In the Compass of Zen, Zen Master Seung Sahn says that Mahayana Buddhism teaches the insight of the true aspect of all phenomena. It is said, when the Buddha was enlightened, he cried out, “Each thing has it. Each thing is complete. It and dust interpenetrate. It is already apparent in all things.” The word dust here means the phenomenal world – the world we live in. In other words, he was saying “form is emptiness” – “emptiness is form”. We can understand this intellectually, but how do we experience this as zen meditation practitioners? Insight into the true aspect of all phenomena means that we have a deep experience of seeing that all things are imbued with Buddha Nature. We can understand that intellectually, but zen teaches us that there is another way of knowing – another way of experiencing. This is prajna – an intense knowing – the knowing that happens before you can even articulate what that knowing is. This is what happened to the Buddha. After intensive practice, he looked up, saw the morning star and immediately understood that everything and everybody has this nature.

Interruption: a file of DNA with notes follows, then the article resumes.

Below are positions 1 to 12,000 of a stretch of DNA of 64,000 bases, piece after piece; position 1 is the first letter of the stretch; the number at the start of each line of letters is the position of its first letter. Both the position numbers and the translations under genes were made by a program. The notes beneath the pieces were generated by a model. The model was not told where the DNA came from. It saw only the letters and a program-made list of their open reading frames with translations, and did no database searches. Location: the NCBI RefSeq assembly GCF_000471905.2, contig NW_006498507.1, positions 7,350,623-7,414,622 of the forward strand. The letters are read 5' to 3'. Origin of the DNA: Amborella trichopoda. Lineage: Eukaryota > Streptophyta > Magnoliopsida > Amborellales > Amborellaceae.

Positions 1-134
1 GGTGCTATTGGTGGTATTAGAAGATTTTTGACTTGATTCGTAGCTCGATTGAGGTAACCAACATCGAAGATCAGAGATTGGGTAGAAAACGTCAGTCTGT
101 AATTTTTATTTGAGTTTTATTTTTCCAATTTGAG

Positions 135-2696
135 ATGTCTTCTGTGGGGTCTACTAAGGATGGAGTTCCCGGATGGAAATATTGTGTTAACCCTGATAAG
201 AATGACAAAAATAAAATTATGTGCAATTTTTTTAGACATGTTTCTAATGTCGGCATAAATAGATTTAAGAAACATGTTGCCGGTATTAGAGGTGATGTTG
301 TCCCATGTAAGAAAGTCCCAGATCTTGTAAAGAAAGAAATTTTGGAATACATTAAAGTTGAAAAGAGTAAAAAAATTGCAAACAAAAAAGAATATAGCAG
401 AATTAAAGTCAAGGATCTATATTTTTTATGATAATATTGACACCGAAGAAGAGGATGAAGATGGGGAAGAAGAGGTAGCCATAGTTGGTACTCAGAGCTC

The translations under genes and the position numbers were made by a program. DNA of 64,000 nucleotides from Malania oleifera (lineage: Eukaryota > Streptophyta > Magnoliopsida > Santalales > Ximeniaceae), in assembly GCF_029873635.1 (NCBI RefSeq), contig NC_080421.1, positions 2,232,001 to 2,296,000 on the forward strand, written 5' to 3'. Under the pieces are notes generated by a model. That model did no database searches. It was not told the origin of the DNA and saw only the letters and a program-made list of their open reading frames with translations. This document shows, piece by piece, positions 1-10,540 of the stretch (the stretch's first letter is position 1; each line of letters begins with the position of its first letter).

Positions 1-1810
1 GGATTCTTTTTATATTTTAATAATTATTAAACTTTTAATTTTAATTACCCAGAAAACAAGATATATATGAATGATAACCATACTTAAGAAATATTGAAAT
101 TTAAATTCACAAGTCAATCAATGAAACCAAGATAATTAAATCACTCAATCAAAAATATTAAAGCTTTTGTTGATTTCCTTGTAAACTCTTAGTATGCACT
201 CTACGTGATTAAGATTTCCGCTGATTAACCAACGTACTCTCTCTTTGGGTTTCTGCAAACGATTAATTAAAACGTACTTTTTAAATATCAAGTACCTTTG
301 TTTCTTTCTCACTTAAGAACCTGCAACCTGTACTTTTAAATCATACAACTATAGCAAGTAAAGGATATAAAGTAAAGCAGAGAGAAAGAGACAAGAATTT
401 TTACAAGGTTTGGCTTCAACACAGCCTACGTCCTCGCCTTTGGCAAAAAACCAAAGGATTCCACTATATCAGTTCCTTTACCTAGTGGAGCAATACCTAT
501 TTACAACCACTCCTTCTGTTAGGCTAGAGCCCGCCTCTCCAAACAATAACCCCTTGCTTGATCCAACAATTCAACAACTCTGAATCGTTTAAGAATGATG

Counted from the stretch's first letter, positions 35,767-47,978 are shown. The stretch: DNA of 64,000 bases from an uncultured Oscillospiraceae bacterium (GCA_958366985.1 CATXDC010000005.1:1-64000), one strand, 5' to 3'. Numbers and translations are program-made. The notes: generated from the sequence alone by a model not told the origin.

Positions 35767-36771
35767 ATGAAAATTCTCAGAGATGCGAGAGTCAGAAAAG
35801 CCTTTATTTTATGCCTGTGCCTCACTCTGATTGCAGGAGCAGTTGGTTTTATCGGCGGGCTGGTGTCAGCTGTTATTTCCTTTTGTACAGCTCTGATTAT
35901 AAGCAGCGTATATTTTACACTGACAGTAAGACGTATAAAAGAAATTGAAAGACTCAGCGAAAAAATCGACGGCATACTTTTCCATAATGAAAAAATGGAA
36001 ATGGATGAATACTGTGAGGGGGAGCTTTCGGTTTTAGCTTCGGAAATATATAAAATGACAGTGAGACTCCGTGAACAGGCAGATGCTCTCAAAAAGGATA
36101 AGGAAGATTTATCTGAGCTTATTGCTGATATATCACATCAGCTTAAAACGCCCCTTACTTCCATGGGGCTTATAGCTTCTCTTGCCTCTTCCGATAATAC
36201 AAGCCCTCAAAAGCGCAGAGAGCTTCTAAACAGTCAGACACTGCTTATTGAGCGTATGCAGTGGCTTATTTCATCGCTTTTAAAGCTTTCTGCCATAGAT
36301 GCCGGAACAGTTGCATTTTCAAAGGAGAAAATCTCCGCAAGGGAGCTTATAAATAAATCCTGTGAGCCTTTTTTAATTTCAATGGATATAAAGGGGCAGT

So how do we get there? How do we develop that same insight into the nature of all phenomena and of ourselves? Zen meditation is a practice of deep introspection – an introspection that goes deeper than just figuring out your psychological or emotional life. This introspection gets at the heart of the very stuff we are made of. First, we must actually see into our thoughts and emotions – looking at the roots of how they appear. Watching our thoughts come and go and the emotions they evoke, we soon come to realize how capricious they are. Thoughts come and go without our even trying – arising and falling, we begin to see that they are without substance and we also can see how we cling to them. Our thoughts, biases, opinions, proclivities, emotional make-up – all of that is nothing more than the products of our conditioned minds. Minds that have been conditioned since the time we were born and maybe even before:) Gradually, we begin to see that our thoughts are not the “it” that the Buddha talked about – our true self, our true master. Emptied of clinging to our thoughts as the truth of the self, we begin to see that this “self” – this “it” is the very ground of being. And with that insight, we are free – falling again into this world of name and form, we understand the fullness of our lives and of those around us.